Terrorists crowned Putin in Moscow: dissatisfaction with the Kremlin and fear for the future are growing in Russia


Roger Boyes, who has written books about how Adolf Hitler rose to and maintained power, began his article in The Times of London by asking whether dictators keep their citizens safer than democracies.

Mr Boyes referred to the Cold War, arguing that Mr Putin’s political survival was due to him being “more protective of the homeland” than the last Soviet leader, Mikhail Gorbachev, and “stronger-handed” than his predecessor, Boris Yeltsin.

Lost the title

March 22 The attack on the Moscow concert hall showed how unreliable Putin’s role as Russia’s protector is. It also highlighted the weakness of the narrative of the war in Ukraine.

“The sequence of events shows that Putin is losing control of the narrative,” said Boyes, who pointed to the Feb. 16 death of Putin’s main opponent, Alexei Navalny, and then the Russian regime leader’s rejection of U.S. intelligence that hinting at an imminent Islamic State attack in crowded public places.

“The facts are clear – ordinary Russians who imagined they were voting for a credible leader are now feeling scared about the future,” Boyes said.

Blames Ukraine

Russia’s Federal Security Service (FSB) said it had arrested 11 people, including four Tajik nationals identified as the suspected shooters, who appeared in a Moscow court on Sunday on terrorism charges and showed signs of beatings.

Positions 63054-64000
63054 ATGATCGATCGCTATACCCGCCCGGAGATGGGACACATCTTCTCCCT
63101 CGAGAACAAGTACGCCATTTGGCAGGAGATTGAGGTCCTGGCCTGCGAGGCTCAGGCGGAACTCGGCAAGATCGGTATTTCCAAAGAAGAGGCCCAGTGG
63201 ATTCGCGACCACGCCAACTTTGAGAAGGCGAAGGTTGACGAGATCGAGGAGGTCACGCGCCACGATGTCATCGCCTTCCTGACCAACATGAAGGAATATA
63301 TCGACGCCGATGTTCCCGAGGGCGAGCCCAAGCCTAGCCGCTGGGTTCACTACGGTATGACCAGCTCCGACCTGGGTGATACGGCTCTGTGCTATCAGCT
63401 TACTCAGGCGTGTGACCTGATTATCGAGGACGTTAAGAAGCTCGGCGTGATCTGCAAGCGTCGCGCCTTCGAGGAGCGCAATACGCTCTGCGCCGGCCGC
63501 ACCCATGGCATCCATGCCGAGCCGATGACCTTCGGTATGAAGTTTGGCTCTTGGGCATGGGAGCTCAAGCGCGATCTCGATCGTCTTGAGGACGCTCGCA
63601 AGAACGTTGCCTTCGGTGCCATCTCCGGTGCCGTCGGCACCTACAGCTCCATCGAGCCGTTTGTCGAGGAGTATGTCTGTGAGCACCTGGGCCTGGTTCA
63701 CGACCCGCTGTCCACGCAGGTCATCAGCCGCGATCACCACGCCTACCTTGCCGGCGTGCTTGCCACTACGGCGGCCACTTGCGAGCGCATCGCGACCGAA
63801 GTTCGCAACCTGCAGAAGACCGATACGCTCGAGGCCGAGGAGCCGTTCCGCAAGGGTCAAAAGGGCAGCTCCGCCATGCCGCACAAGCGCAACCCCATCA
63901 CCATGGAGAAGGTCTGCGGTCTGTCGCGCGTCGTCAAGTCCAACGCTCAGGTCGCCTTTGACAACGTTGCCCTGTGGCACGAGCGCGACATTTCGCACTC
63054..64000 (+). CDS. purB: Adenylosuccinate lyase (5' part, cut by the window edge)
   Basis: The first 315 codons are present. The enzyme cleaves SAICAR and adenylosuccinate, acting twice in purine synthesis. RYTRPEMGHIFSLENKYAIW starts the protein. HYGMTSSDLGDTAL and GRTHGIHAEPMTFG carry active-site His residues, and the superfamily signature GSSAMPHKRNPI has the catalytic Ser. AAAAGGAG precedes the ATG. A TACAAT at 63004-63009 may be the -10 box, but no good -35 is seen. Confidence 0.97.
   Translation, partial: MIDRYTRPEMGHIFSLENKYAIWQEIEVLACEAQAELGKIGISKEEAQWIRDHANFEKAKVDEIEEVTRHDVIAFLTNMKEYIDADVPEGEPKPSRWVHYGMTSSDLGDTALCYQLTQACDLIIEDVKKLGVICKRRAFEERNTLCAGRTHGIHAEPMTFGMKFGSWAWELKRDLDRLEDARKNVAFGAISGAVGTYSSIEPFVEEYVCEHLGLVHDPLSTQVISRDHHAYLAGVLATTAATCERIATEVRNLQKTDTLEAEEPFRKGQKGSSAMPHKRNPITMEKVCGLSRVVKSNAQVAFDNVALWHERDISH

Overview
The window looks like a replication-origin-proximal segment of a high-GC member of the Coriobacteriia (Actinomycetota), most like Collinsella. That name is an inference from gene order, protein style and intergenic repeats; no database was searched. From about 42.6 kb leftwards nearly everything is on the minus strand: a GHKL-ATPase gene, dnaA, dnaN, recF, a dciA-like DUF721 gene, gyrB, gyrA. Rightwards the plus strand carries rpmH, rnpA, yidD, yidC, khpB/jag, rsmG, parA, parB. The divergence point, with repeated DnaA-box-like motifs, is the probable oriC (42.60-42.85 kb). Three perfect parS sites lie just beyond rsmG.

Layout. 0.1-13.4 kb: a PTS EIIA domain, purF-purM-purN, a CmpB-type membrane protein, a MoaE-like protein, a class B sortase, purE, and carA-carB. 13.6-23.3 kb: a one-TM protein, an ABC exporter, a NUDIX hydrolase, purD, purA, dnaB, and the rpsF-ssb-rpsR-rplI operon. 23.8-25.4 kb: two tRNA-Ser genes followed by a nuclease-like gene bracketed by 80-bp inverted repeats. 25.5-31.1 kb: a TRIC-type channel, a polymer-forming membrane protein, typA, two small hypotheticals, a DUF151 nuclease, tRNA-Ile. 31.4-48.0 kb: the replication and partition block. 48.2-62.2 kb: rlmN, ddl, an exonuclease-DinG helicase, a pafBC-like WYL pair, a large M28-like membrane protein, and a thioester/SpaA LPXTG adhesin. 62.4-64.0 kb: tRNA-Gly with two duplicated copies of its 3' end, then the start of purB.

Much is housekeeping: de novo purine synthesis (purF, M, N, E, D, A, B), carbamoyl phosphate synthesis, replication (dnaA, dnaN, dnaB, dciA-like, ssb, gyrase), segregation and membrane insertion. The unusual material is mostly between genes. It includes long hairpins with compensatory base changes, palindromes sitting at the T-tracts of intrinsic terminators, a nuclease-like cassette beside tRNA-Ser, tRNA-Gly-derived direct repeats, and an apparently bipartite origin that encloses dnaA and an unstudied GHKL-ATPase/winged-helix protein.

Russian officials have insisted that Ukraine and the West were involved, something Kyiv and the US strongly deny.

But Boyes said Putin’s propagandists had gone “over the top” in trying to link Kyiv to Islamic State and were now vaguely referring to Western puppets.

Boyes noted that one scenario could be that Putin could use the attack to turn his back on the war in Ukraine and freeze the conflict while focusing on the broader war on terror.

The crisis may also mean that Putin is already losing control as he has allowed internal divisions within the intelligence establishment to fester.

V. Putin and his security guards (photo: SCANPIX)

A bad sign for Russia’s security

The death toll from the attack rose to 140 after another person died in hospital, Russian officials said.

The Islamic State-linked group ISIS-K claimed responsibility for the attack after they posted videos of the killings on social media.

However, FSB chief Alexander Bortnikov insisted that Western spy agencies were involved and echoed Putin’s claim that the captured shooters were trying to flee to Ukraine.

However, this was opposed by the authoritarian president of Belarus, Aliaksandr Lukashenka, who said that the suspects went to Ukraine because they were afraid of strict controls at the Belarusian border.

Belarusians asked why a tank is needed 10 km from Lithuania: the government's answer - what is bothering you? (photo by SCANPIX)

The answer is to show rigor

“V. Putin’s response is to show severity, to show that criminals will be punished. This allows him to claim that he is on the side of the Russian people, even though the attack itself was the result of a failure by the FSB,” Kevin Riehle, a lecturer in intelligence and security studies at Brunel University in London, told Newsweek.

K. Riehle believes that the FSB is likely to produce some “evidence” of Ukrainian and Western involvement in the attack.

“This is likely to lead to further violent attacks against Ukrainian civilian infrastructure.” It could also lead to provocative military action against NATO countries in the absence of full escalation,” he said.

The article is in Lithuanian

Tags: Terrorists crowned Putin Moscow dissatisfaction Kremlin fear future growing Russia


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